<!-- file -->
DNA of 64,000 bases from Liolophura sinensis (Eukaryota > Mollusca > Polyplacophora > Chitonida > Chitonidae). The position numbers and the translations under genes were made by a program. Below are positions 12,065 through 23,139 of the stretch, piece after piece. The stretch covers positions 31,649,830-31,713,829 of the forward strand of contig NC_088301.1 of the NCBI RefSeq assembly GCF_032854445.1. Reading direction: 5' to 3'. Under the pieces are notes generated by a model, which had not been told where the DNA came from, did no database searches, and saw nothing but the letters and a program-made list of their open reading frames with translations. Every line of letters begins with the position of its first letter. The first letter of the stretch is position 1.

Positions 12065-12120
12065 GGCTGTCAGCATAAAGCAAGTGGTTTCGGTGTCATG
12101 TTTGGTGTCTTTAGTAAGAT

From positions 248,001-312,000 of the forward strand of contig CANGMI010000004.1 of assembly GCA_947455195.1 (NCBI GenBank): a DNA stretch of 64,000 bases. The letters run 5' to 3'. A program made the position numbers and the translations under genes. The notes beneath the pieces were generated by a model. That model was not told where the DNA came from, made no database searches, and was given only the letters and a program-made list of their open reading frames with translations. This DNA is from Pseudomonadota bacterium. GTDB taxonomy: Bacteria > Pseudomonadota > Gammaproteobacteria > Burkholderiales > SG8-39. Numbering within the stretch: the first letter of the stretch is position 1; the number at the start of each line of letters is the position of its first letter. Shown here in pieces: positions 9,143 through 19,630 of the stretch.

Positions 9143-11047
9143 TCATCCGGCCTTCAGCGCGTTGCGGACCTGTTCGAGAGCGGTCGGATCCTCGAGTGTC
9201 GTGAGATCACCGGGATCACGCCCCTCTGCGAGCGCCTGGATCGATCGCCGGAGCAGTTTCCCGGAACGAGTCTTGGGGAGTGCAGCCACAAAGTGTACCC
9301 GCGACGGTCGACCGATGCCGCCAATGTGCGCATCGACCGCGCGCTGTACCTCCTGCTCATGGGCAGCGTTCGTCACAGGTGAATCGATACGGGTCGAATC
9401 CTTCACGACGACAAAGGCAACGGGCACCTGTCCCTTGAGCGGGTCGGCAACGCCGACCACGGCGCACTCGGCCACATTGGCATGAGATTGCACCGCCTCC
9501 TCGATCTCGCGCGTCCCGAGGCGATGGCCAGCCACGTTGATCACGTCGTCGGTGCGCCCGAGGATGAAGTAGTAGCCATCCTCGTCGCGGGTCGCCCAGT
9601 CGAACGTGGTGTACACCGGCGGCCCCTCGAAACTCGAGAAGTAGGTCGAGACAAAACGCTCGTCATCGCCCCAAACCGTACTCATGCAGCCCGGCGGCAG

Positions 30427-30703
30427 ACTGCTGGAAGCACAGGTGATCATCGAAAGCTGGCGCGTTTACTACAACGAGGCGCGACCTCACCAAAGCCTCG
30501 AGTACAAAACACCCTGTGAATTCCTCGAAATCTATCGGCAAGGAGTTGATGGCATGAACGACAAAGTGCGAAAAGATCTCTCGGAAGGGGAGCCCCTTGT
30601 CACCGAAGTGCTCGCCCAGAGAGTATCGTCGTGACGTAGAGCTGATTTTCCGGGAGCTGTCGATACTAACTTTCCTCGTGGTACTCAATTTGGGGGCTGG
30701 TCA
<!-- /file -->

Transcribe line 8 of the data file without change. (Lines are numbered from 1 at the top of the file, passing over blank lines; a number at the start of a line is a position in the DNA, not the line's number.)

9201 GTGAGATCACCGGGATCACGCCCCTCTGCGAGCGCCTGGATCGATCGCCGGAGCAGTTTCCCGGAACGAGTCTTGGGGAGTGCAGCCACAAAGTGTACCC